PCZ: I’m learning all kinds of things from this interview.
BN: I give you this because I was just at the DPS, the Division for Planetary Science meeting of the American Astronomical Society in Ithaca at Cornell. Didn’t see you there, it’s really a party. Well, it was fun for me, but, hey, I like [New York] hot dogs.
PCZ: Are you still in competition with Ed Begley Jr. ?
BN: Oh, yes my friend! Ed Begley – what is it now punk? What’s in right now and I’m looking right out at it is the subterranean lawn watering system. Instead of pipes coming up with sprinklers and spraying through the air these have these patented shaped tubes with these very small holes drilled in them and water comes from underneath. Now I just put it in on Saturday and we’ll see if it works. I think it’ll work. I looked at the data, I looked at their test site where they’ve installed it at other houses. It looks like it’s perfect, but one test is worth a thousand expert opinions.
PCZ: So he has no chance still?
BN: Oh he has a chance, but, I mean, come on. He’s falling farther and farther behind.
PCZ: Look who he’s up against, come on!
BN: Yes, exactly. Right now I am still surprised at how cool my house is inside today. Here in southern California we’re having the Santa Ana winds, where air sloshes back from the great basin. The great basin is another name for Nevada and, this is physics and astonishing, the air falls downhill so fast it gets warm. Have you ever pumped up a bike tire and the bottom of the bike pump gets warm? The vibrational energy of all the air molecules that are, if you will, two feet long when you start the pump end up six inches long when you get to the bottom. Compress all that energy, it gets warm. So these winds fall downhill so fast they compress and get warm and dry the land out. Then when you get a fire set by a wrecked car or lightning or something you really get a fire. But my house is quite cool because of these new energy efficient windows. Ed has a few of them, but he hasn’t replaced them all, has he? How do I know that? That’s right, Charlie the window guy. Charlie the window guy complaining to me that Begley hasn’t finished. Hey man, i finished. And shot the lid. That’s right, shot the lid. I sprayed granular beads that are evacuated in this silver spray paint on the underside of the roof. It’s a radiant barrier and all these things are conspiring to make the house so much better.
The trouble with the windows and the insulation and all that stuff is these are the low hanging fruit, this is not sexy. So you replaced the windows, big deal. Ed and I both have solar panels. I have a solar hot water system that I claim was better than his, but he has a new one and I don’t know if I’m still keeping up with him on that. His is three years younger. But my electric bill is seven dollars a month and my gas bill is less than ten. It depends on how much cooking I do. Traditionally, environmentalists want you to do less; they want you to drive less, they want you to wear dirty clothes…I tell you what, just don’t eat! But that’s not what people want. People are not going to embrace that, you’ve got to come up with ways to do more with less. I have a section of my lawn called the wabe, which is from “Jabberwocky” by Lewis Carol. A wabe is a triangle piece of grass around my sundial. If I can maintain that just as green with a tenth of the water I used this time last year that will, if I may, kick ass.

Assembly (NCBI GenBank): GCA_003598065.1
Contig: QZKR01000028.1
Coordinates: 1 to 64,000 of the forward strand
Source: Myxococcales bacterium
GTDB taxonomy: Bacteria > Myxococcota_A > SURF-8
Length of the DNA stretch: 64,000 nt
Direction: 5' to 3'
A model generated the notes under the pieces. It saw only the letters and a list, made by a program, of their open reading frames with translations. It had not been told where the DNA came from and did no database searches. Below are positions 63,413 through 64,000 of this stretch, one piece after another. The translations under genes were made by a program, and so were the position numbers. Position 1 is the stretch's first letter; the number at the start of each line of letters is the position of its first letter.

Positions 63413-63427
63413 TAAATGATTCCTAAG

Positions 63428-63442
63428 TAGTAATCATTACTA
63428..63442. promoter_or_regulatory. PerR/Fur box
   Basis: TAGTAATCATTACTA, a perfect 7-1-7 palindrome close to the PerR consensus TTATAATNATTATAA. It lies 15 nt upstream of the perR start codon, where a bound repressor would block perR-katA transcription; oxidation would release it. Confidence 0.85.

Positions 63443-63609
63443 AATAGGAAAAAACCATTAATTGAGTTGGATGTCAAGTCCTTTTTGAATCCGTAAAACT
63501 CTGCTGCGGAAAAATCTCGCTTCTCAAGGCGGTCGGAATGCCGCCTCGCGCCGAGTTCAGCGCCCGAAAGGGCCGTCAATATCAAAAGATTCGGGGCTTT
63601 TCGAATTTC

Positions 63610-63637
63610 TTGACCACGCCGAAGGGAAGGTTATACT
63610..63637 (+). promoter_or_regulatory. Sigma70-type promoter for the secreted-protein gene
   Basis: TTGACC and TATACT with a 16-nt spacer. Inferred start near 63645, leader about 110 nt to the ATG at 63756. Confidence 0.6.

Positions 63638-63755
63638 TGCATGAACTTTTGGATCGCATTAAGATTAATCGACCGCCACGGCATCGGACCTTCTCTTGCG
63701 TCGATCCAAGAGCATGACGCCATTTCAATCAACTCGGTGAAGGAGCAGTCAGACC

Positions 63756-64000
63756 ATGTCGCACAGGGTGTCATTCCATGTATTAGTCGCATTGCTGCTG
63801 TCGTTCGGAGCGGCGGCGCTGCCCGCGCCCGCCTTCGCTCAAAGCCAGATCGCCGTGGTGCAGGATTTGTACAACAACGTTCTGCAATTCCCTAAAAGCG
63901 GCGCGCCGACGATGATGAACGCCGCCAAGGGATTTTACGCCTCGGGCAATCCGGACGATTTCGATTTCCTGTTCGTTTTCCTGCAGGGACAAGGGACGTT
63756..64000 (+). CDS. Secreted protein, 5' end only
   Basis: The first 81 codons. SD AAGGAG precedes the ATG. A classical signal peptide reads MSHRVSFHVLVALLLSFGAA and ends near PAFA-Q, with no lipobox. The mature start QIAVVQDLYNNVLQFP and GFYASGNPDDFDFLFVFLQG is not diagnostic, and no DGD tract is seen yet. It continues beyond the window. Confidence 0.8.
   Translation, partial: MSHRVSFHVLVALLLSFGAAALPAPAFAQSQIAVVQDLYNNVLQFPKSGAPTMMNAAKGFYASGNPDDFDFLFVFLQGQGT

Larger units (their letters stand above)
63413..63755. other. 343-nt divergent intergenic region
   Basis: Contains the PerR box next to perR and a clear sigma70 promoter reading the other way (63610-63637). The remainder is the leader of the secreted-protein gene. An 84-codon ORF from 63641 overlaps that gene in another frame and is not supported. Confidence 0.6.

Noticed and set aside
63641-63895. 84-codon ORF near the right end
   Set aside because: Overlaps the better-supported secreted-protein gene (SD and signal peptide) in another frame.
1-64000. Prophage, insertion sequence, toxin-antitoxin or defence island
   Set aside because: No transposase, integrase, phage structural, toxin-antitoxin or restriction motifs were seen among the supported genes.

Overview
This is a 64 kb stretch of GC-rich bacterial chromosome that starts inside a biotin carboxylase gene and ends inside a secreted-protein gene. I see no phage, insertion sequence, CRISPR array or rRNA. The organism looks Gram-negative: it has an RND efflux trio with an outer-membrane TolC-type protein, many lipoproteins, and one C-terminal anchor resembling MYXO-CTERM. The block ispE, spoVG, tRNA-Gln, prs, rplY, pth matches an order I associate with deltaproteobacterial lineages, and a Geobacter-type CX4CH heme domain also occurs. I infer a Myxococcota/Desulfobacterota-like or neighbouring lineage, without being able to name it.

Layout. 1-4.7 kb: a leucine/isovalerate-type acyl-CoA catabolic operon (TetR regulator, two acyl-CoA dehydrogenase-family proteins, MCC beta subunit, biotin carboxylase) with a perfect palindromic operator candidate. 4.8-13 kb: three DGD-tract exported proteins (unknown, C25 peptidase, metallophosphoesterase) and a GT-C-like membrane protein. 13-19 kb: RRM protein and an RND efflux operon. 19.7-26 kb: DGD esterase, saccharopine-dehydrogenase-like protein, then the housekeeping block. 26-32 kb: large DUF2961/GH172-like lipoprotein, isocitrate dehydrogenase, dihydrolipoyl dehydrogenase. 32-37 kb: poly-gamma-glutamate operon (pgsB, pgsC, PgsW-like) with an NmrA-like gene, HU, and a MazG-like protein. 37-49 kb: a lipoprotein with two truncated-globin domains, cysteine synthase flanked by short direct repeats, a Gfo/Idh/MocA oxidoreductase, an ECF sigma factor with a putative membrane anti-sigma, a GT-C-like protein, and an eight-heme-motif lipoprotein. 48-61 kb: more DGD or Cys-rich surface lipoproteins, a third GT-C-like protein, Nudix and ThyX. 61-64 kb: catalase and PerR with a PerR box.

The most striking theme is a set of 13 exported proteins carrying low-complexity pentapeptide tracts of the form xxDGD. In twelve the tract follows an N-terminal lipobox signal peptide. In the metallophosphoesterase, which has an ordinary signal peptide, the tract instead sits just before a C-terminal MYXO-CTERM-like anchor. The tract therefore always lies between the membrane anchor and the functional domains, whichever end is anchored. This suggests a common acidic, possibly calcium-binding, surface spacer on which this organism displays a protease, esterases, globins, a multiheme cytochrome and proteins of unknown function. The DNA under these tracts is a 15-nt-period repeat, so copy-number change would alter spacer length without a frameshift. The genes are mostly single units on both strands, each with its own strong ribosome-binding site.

PCZ: You invented a sundial that’s being used on the mars rover, is that correct?
BN: Well, I didn’t invent it, but I was a big part of it, I claim. I was the guy who suggested it in this one meeting. I wasn’t the first guy to suggest it be a sundial, I was the first guy to point out that there is no symmetry problem because we’ll be near the equator.
By the way let take a look right now. Twenty-three cents is my average cost per day for energy, the last sixty days is fourteen dollars. I just opened the bill because I was talking to you. And I remind you I am on the grid, I do not live off the grid. There’s a connection charge of seven dollars a month. This is from the Department of Water and Power from August 1st to the 6th of October, so two months. And I’m one guy, I don’t have a family. I travel a lot, I’m not here a lot, but the other thing is I have all these energy conserving systems in place.
PCZ: Well, that’s all the time I have for now.
BN: It was great talking to you and enjoy the show.
PCZ: I will and thank you very much for your time.
Thank you very much to Bill Nye for his time. Catch the “Brain Storm” episode of Stargate Atlantis November 21st at 9:00PM on SCI FI.
[Editor’s note – as pointed out by reader Psyberian, this interview originally contained the phrase “thermal dynamics” instead of “thermodynamics.” This was an unfortunate mis-transcribing accident (Mr. Nye did indeed pronounce it correctly) for which the writier humbly apologizes to Mr. Nye and all our readers. Sorry!]